The first lesson I learn at Village Ballroom's weekly square dance is that punctuality matters: My friends and I arrive 20 minutes late, and we are immediately circled by gray-haired cowboy types wanting to dance. Never mind that our raincoats are still dripping and that none of us have square-danced since high-school gym class—we are in demand. I quickly learn my second lesson: Don't say no. When I mutter something about sitting out the first round, one of the chaps brusquely waves me off, mumbling discontentedly. But this is (really) the only interaction over the course of two hours that is not mind-bogglingly (really!) heartwarming. And so, the third lesson: These square dancers are damn friendly, from the young parents with their pigtailed tykes, to the older folks in denim vests and bolo ties, to the 20-something creatives in studded leather, earnest plaid and kerchiefs.

On this Sunday evening in North Portland, a band called the Gold Diggers strums fiddle, banjo and guitar as caller Jane Palmieri sips an Occidental Doppelbock out of a plastic cup. The dances are gender-neutral: Palmieri provides instructions for those "playing the gent" or "playing the lady." About 70 of those gent and lady players spin across the ballroom's 100-year-old wooden floor, and even more will probably promenade down to the Portland Old Time Music Gathering, a five-day festival devoted to Appalachian-style string music occurring across the city starting this week.

After sitting out the first dance, I partner with a suspenders-wearing gent named Steve and later with a younger man named Walker. Walker and I find ourselves in a group of eight equally inexperienced dancers, none of whom know much about weaving the ring, breaking the basket or shooting the star. The caller informs us that we have reached the most complicated pattern of the evening. Our group, mostly strangers, attempts the steps before deciding to wing it: We hook arms gleefully, play tag and incorporate elements of the Hokey Pokey and the Horah. We look around: Everyone else seems comfortable with all these allemandes and do-si-dos. We continue, laughing, perhaps emboldened by our pints, or perhaps just grateful for lesson No. 4: Creative improvisation trumps all.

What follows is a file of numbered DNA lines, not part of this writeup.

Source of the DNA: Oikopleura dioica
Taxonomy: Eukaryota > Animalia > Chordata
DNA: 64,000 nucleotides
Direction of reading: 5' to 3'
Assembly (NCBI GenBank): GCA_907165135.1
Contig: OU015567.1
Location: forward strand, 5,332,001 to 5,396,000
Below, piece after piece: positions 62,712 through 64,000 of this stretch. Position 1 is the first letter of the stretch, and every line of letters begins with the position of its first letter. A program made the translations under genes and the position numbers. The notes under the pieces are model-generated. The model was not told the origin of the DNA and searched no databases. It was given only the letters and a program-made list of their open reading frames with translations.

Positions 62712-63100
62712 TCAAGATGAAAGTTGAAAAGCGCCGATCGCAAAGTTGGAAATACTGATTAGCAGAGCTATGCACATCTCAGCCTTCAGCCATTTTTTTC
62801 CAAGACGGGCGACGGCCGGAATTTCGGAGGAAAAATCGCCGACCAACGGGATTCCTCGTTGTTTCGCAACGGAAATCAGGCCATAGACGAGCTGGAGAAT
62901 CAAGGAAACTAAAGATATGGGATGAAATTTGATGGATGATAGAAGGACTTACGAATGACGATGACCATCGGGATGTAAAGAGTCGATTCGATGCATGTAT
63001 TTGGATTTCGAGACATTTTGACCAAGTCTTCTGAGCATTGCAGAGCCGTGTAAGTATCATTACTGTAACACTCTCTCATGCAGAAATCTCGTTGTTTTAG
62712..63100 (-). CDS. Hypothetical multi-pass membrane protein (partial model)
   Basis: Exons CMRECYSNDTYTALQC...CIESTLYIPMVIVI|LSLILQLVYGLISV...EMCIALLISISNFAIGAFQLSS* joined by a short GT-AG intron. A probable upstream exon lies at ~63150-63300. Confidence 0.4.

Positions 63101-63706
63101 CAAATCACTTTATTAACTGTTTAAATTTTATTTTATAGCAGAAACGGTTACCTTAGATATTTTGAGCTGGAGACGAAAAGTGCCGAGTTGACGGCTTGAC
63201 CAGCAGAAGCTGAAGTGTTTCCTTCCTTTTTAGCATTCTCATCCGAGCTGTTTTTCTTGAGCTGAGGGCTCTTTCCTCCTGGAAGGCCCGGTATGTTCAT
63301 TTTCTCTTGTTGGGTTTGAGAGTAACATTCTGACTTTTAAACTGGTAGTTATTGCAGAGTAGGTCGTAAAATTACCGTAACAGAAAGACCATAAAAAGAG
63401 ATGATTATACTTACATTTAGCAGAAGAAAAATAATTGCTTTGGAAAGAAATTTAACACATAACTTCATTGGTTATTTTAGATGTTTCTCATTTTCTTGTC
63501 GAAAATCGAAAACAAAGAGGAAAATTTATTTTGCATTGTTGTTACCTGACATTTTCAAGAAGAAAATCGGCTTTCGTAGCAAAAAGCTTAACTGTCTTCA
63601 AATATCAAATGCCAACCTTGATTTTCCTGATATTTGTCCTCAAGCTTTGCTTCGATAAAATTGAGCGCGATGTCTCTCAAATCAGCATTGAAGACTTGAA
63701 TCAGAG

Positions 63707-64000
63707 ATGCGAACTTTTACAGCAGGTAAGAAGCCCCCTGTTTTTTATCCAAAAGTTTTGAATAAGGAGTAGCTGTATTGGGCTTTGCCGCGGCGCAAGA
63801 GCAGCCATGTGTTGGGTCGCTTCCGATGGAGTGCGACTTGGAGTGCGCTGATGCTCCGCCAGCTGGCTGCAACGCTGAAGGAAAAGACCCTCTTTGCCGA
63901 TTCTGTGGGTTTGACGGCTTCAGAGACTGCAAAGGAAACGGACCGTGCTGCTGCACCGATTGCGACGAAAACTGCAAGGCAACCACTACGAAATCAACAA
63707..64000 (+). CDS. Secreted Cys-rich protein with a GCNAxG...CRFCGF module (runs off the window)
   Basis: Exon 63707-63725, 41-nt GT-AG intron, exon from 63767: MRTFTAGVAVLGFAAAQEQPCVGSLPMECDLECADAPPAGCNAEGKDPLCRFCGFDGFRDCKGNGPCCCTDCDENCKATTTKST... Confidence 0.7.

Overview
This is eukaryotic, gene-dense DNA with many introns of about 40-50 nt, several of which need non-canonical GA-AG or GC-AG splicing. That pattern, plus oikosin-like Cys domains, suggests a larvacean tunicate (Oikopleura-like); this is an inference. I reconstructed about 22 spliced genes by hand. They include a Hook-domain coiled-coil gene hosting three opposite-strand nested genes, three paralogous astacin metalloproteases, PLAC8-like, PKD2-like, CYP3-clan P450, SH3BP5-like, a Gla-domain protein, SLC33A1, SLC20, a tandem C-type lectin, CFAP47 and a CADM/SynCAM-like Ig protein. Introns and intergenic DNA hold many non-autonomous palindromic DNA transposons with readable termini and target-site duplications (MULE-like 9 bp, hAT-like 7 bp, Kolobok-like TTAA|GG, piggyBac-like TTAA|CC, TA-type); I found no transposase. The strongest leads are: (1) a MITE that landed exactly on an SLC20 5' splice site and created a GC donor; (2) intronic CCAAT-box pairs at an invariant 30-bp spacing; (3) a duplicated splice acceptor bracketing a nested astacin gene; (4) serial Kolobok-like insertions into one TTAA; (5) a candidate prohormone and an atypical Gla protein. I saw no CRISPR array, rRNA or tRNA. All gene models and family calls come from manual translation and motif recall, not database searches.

GO: The Portland Old-Time Music Gathering is Wednesday-Sunday, Jan. 16-20. Various locations. Costs vary. Every Sunday Square Dance is at the Village Ballroom, 700 NE Dekum St. 7-9 pm. $7 sliding scale.

Headout Picks


[MUSIC] The monthly gathering of Portland’s electronic music vanguard celebrates its first birthday in a big way, bringing in DJ Rashad, the reigning king of the Chicago-based evolutionary-house style known as footwork. Holocene, 1001 SE Morrison St., 239-7639. 9 pm. $5. 21+.


[BOOKS] Ken Jennings, all-time Jeopardy! champion and genetically engineered superhuman, has released a new book debunking the myths we tell children to keep them in line. Powell’s City of Books, 1005 W Burnside St., 228-4651. 7:30 pm. Free.


[MUSIC] Light Up Gold, the debut album from these buzzing New York rockers, is 33 minutes of pure, shit-shakin’ garage-pop glory. Bunk Bar, 1028 SE Water Ave., 894-9708. 9 pm. $8. 21+.


[BIKES] Because nothing says January like tropical vegetation, the Urban Adventure League guides a leisurely bike tour of Portland’s best exotic flora. Meet at Velo Cult Bike Shop, 1969 NE 42nd Ave.,
[BIRDS] The country’s largest pigeon show judges old cocks, young hens and rare breeds on a “standard of perfection,” which we assume to include accuracy of projectile defecation and elegance of pigeon toe. Hilton Vancouver, 301 W 6th St., Vancouver, Wash., 360-993-4500, Jan. 17-19. Free.
[MUSIC] Camp Lo’s Uptown Saturday Night is a minimal, ultra-stylish and underrated ’90s hip-hop masterpiece. A full 15 years after the album’s release, MCs Sonny Cheeba and Geechi Suede are hitting Portland—on a Saturday night, no less—to perform their greatest heist in its entirety. Refuge, 116 SE Yamhill St. 9 pm. $12 advance, $15 day of show. 21+.


[TRIVIA] Losers will be forced to listen to looped recordings of Russell Crowe wailing like a water buffalo. EastBurn, 1800 E Burnside St., 236-2876. 6 pm. Free. 21+.